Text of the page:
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digitalmars.D.learn - Q about template for matching arrays

reply Bill Baxter <dnewsgroup billbaxter.com> writes:
I'd like to write a template function something like:

    T foo(T,S)(S x)

that takes arrays of various kinds and returns an element of the base 
type (well really something derived from the base type, but that part's 
easy).

The trick is that what I'd really like is for it be able to be used in 
all of the following ways:

   // IFTI
   foo(3)    // T=int S=int
   foo([3])  // T=int S=int[]
   foo([[3]])  // T=int S=int[][]
   foo([[[3]]])  // T=int S=int[][][]
   ... etc

   // Base type explicit
   foo!(float)(3)  // T=float S=float
   foo!(float)([3])  // T=float S=float[]
   foo!(float)([[3]])  // T=float S=float[][]
   ... etc

It's easy if you say you have to call it like foo!(float[][])([[3]]), 
but that's annoying.

Any bright ideas?

--bb
Jan 31 2007
parent reply Kirk McDonald <kirklin.mcdonald gmail.com> writes:
Bill Baxter wrote:
 I'd like to write a template function something like:
 
    T foo(T,S)(S x)
 
 that takes arrays of various kinds and returns an element of the base 
 type (well really something derived from the base type, but that part's 
 easy).
 
 The trick is that what I'd really like is for it be able to be used in 
 all of the following ways:
 
   // IFTI
   foo(3)    // T=int S=int
   foo([3])  // T=int S=int[]
   foo([[3]])  // T=int S=int[][]
   foo([[[3]]])  // T=int S=int[][][]
   ... etc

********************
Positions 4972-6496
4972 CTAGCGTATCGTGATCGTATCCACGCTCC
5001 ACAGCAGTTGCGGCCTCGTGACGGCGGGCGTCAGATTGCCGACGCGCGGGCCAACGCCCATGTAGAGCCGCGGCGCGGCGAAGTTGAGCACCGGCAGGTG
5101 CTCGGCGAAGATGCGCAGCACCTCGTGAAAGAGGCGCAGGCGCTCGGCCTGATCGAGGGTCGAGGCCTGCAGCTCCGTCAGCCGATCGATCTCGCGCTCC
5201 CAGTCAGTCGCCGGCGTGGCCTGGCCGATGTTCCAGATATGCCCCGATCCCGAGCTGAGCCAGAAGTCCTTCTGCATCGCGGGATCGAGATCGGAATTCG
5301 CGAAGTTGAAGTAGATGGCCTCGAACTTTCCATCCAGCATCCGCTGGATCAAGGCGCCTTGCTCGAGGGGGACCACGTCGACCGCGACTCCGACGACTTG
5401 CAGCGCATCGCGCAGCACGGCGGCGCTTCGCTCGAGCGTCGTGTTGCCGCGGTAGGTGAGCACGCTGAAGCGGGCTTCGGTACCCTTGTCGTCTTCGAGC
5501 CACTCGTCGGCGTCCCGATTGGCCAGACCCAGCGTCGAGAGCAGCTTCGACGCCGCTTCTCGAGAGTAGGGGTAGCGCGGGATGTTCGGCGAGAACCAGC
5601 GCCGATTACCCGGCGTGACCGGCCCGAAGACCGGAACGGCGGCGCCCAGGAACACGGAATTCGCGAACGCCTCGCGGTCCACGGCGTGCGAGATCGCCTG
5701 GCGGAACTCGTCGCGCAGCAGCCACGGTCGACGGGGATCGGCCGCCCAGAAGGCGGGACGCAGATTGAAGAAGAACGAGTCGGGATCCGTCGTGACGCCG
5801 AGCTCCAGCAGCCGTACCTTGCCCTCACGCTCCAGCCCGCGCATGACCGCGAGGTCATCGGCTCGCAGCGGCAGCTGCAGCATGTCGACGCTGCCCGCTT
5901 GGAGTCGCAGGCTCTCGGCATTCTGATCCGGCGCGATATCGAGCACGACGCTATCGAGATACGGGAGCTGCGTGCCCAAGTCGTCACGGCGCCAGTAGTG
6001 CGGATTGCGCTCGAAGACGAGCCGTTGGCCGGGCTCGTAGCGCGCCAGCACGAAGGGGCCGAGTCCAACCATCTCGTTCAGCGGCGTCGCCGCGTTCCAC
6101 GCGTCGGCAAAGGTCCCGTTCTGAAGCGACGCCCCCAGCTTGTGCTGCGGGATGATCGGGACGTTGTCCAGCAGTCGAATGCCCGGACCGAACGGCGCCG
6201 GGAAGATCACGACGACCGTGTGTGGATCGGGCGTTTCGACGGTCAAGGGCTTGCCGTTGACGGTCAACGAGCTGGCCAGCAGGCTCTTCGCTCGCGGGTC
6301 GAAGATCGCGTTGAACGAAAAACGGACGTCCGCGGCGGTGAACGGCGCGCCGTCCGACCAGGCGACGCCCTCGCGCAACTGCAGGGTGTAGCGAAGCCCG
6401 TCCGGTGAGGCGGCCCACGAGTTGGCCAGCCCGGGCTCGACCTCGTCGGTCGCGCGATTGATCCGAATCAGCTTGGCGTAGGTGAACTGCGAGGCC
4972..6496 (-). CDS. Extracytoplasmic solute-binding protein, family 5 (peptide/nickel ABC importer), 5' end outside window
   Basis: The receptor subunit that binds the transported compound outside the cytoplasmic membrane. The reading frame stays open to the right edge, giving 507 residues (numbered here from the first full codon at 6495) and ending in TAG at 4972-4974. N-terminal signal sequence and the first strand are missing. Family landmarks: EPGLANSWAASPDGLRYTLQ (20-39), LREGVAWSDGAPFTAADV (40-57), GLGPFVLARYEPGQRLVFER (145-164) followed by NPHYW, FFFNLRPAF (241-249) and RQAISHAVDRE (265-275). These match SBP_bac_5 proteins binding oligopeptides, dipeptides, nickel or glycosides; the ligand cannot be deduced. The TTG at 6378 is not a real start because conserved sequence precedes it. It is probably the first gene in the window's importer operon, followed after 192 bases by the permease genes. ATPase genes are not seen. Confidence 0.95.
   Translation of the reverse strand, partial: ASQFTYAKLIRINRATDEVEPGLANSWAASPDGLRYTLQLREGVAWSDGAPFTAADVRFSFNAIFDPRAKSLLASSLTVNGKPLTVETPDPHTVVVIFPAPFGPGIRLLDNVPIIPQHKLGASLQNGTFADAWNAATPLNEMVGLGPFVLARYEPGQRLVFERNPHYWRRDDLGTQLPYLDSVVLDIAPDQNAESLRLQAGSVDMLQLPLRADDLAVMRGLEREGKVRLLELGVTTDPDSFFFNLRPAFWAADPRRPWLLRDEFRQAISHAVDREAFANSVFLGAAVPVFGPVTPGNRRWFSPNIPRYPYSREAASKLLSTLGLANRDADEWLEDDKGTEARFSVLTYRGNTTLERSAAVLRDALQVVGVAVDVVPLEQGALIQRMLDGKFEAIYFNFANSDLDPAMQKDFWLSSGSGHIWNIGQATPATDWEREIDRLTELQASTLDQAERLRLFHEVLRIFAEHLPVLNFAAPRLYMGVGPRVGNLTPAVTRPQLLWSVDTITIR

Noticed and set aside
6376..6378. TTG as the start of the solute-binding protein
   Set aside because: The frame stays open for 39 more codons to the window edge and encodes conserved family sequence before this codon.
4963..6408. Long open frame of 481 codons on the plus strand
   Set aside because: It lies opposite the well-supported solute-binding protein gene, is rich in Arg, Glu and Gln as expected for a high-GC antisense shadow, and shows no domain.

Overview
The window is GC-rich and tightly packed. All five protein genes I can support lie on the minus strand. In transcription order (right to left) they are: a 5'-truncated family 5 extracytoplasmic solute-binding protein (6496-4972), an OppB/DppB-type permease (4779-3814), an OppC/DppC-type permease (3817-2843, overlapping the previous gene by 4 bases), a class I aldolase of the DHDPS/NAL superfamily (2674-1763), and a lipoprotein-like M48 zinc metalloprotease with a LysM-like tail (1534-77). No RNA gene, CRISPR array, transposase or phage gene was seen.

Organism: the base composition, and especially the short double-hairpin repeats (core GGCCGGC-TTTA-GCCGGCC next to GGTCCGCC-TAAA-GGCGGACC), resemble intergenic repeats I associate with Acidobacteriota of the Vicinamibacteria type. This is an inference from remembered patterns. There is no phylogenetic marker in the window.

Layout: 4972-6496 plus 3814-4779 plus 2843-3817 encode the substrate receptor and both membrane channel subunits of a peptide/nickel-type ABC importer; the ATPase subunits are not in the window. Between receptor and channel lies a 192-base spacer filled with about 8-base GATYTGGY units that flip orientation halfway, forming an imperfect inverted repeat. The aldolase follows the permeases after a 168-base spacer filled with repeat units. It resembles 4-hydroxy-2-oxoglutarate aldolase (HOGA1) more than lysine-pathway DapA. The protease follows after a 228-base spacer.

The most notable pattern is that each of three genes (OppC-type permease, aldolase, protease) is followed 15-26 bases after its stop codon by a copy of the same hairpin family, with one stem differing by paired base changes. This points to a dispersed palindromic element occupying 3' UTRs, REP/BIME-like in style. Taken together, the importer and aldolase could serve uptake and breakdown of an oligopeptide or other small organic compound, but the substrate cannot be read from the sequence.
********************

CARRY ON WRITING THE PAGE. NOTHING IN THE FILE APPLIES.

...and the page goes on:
// Base type explicit
   foo!(float)(3)  // T=float S=float
   foo!(float)([3])  // T=float S=float[]
   foo!(float)([[3]])  // T=float S=float[][]
   ... etc
 
 It's easy if you say you have to call it like foo!(float[][])([[3]]), 
 but that's annoying.
 
 Any bright ideas?
 
 --bb

This only works for dynamic arrays, but: typeof(T.init[0]) foo(T)(T x) {} -- Kirk McDonald Pyd: Wrapping Python with D http://pyd.dsource.org
Feb 01 2007
parent Bill Baxter <dnewsgroup billbaxter.com> writes:
Kirk McDonald wrote:
 Bill Baxter wrote:
 I'd like to write a template function something like:

    T foo(T,S)(S x)

 that takes arrays of various kinds and returns an element of the base 
 type (well really something derived from the base type, but that 
 part's easy).

 The trick is that what I'd really like is for it be able to be used in 
 all of the following ways:

   // IFTI
   foo(3)    // T=int S=int
   foo([3])  // T=int S=int[]
   foo([[3]])  // T=int S=int[][]
   foo([[[3]]])  // T=int S=int[][][]
   ... etc

   // Base type explicit
   foo!(float)(3)  // T=float S=float
   foo!(float)([3])  // T=float S=float[]
   foo!(float)([[3]])  // T=float S=float[][]
   ... etc

 It's easy if you say you have to call it like foo!(float[][])([[3]]), 
 but that's annoying.

 Any bright ideas?

 --bb

This only works for dynamic arrays, but: typeof(T.init[0]) foo(T)(T x) {}

Just getting the base type of the array is not what I'm after. The ultimate goal is to write something that's as close as possible to NumPy's 'asarray' function, a function which takes a wide range of input types and returns an n-dimensional "Array!(Type)" object built from that data. The trick is that in some cases I might like to coerce the data type. Like asarray!(cfloat)([[1,2],[3,4]]) but with the above asarray(T)(T x) declaration that gives an error like "int[][] is not a cfloat". I suspect I may just have to settle for two versions like asarray(T)(T x) and template asarray_of_type(AT) { asarray_of_type(T)(T x) {} } Yeh, that doesn't seem so bad actually. --bb
Feb 01 2007